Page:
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.hack//G.U. vol. 1//Rebirth review

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Fans of the original .hack series and anime have another reason to dust off their virtual desktops with .hack//G.U. Vol. 1//Rebirth scheduled to release early next week. With a story intertwiend with  .hack//Roots - a new anime series that debuts on Cartoon Network in November - the game takes place in the not-so-distant future, where a fantasy online role-playing game called The World has become a cultural phenomenon.

You control Haseo, a brash Adept Rogue who needs to find a way to save his friend Shino from certain death by hunting down Tri-Edge, a mysterious PK (Player Killer) who put Shino into a real-life coma with his in-game attacks.



Like the original .hack games, .hack//G.U. succeeds in enveloping you in the premise that you are a pawn investigating a dire mystery within a MMORPG. You'll post on the (totally fictional) forums to look for healers to party with, check your emails for clues, and search the news for information that will lead you to Tri-Edge.

But things aren't always so serious. The World is a game, after all, and towns are filled with player characters who add depth and humor to the experience. One player named b1u3 will explain that she really wanted to make a character named Blue, but that it was already taken. Another female character will confess that she's a guy in real life.

Unfortunately, .hack//G.U. also suffers from the same faults of the original saga. Dungeons are as repetitive and tiring, just as before. There are only three: a field area, a cave area and a Japanese castle area. Battling on these three backgrounds over and over again will wear you out. Although lots of gorgeous new areas like the Lost Grounds waterfall where Haseo often met with Shino in the .hack//Roots series have been added, they primarily serve as a stage for cut scenes and you can’t interact with them at all.

The battle system has also been revamped and now has a fast paced beat 'em-up feel to it. Rengeki Attacks - special flashy attack moves - and the Awakening Mode - a team-based attack - help make the battles more enjoyable.



Even though there's more action, battles are still a mindless X-button-mashing affair. As with the dungeon areas, there aren't a lot of different monsters to fight, either. Also, since you're always fighting monsters that are the same level as you, you never really get the feeling that your character is becoming stronger. Battling in the newbie areas with your level one weapons feels about the same as fighting in high level zones.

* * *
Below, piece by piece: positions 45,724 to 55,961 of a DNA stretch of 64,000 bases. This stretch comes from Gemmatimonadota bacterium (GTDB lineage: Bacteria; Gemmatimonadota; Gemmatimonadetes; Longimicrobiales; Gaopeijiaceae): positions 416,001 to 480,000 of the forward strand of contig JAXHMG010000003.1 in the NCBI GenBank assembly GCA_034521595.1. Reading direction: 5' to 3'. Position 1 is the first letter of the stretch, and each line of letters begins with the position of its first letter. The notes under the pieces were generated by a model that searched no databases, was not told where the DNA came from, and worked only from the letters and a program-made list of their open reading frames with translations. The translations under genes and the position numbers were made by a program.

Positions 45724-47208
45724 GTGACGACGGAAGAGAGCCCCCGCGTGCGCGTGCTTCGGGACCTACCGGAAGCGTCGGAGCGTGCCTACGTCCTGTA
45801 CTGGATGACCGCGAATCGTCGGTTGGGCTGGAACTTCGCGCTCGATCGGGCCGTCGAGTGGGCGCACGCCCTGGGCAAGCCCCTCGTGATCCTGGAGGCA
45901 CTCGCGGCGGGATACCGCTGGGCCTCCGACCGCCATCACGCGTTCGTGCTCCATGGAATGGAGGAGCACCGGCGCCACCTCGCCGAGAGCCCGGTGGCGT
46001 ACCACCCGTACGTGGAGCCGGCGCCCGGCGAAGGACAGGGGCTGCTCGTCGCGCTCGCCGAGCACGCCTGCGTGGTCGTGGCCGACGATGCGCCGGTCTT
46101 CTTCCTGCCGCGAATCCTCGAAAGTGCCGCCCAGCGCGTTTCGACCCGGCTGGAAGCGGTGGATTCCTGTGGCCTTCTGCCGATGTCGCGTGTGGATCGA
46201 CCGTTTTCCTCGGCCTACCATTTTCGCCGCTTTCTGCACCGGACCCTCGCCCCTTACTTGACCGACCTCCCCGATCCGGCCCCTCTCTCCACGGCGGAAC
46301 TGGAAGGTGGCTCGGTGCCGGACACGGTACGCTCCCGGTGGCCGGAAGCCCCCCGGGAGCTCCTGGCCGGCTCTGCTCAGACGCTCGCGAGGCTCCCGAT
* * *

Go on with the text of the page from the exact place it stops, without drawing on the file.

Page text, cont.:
Haseo will eventually learn how to unlock his Avatar, a giant scythe-wielding data monster which defies The World 's system parameters and allows him to use the infamous soul-sucking Data Drain ability. Avatar battles play out like a 3D shooter - you'll fly about dodging and slashing through your enemies' attacks while blasting them with energy shots. The Avatar battles are pretty fun and add much-needed depth to the battle system, but are introduced far too late in the game to make much of an impact for this volume.

You'll also be able to manage Canard, a guild focused on helping noobs in The World. As your guild rank grows by collecting more items and completing quests, you’ll be able to unlock additional rooms in your guild hall like the Alchemist Shop - which lets you customize your weapons and armor.

In the end, playing .hack//G.U. Vol. 1//Rebirth is like drinking fine wine from a plastic sippy cup. It has a compelling story and premise, served up with repetitive dungeons and stale battles. We'd like to see more variety - more dungeons, monsters and more quests in the next volume - so the gameplay comes closer to matching the original .hack's high caliber story. Fans of the original series will no doubt enjoy this new title, with its many references and nods to the previous games and various anime series. However, they should also expect the same flaws which prevented the original games from shining.

More Info

Available Platforms: PS2
Genre: Role Playing
Published by: Namco Bandai
Developed by: CyberConnect 2
Franchise: .hack
ESRB Rating:
Teen: Fantasy Violence, Language

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